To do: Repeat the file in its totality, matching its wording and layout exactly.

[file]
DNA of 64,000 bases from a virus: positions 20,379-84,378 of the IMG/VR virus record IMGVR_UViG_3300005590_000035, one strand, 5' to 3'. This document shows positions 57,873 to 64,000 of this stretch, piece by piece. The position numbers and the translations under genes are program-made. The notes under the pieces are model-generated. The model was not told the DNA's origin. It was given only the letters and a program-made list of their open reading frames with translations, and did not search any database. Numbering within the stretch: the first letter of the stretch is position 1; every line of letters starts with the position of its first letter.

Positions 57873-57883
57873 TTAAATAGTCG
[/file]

DNA of 64,000 bases from a virus: positions 20,379-84,378 of the IMG/VR virus record IMGVR_UViG_3300005590_000035, one strand, 5' to 3'. This document shows positions 57,873 to 64,000 of this stretch, piece by piece. The position numbers and the translations under genes are program-made. The notes under the pieces are model-generated. The model was not told the DNA's origin. It was given only the letters and a program-made list of their open reading frames with translations, and did not search any database. Numbering within the stretch: the first letter of the stretch is position 1; every line of letters starts with the position of its first letter.

Positions 57873-57883
57873 TTAAATAGTCG